- Audiocassettes Subject Source: Art & Architecture Thesaurus
- Connecticut (state) Subject Source: Getty Thesaurus of Geographic Names
- Correspondence Subject Source: Art & Architecture Thesaurus
- Education Subject Source: Fast
- Financial records Subject Source: Art & Architecture Thesaurus
- Memorabilia Subject Source: Art & Architecture Thesaurus
- Professional associations Subject Source: Fast
- Programs (documents) Subject Source: Art & Architecture Thesaurus
- Publications (documents) Subject Source: Art & Architecture Thesaurus
- Reports Subject Source: Art & Architecture Thesaurus
- Societies Subject Source: Fast
- United States (nation) Subject Source: Getty Thesaurus of Geographic Names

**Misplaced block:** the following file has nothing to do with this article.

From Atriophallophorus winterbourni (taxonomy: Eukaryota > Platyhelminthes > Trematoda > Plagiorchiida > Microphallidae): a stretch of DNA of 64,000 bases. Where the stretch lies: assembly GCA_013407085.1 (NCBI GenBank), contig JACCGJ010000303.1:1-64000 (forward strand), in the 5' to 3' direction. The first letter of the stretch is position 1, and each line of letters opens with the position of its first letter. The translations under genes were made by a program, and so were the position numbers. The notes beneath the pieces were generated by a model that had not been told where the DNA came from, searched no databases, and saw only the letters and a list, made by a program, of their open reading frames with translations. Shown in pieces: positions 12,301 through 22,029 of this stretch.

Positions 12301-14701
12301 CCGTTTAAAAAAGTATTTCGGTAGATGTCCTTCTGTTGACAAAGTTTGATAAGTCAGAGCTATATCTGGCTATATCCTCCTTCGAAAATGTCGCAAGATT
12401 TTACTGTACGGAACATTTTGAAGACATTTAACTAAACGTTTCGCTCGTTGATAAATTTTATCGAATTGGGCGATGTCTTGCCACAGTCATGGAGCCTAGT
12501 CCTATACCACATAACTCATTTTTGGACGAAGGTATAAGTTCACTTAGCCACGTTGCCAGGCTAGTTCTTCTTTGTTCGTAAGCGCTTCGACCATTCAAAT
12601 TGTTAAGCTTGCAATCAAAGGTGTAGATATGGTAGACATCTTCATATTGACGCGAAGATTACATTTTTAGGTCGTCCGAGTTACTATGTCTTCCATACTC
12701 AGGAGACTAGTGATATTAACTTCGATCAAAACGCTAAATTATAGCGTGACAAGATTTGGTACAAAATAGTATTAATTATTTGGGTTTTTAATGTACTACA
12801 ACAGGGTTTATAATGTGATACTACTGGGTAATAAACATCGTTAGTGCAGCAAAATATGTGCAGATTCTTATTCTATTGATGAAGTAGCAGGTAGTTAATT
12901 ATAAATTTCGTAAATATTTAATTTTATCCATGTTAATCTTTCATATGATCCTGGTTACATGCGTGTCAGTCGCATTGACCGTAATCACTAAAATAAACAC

- Women Subject Source: Fast
- Women college graduates Subject Source: Fast
- bylaws (administrative records) Subject Source: Art & Architecture Thesaurus
- minutes (administrative records) Subject Source: Art & Architecture Thesaurus
- American Association of University Women, Connecticut Division Records
- Archives & Special Collections staff
- 1993 August
- Description rules
- Describing Archives: A Content Standard
- Language of description
- Script of description
- Language of description note
Part of the Archives and Special Collections, University of Connecticut Library Repository
University of Connecticut Library
405 Babbidge Road Unit 1205
Storrs Connecticut 06269-1205 USA US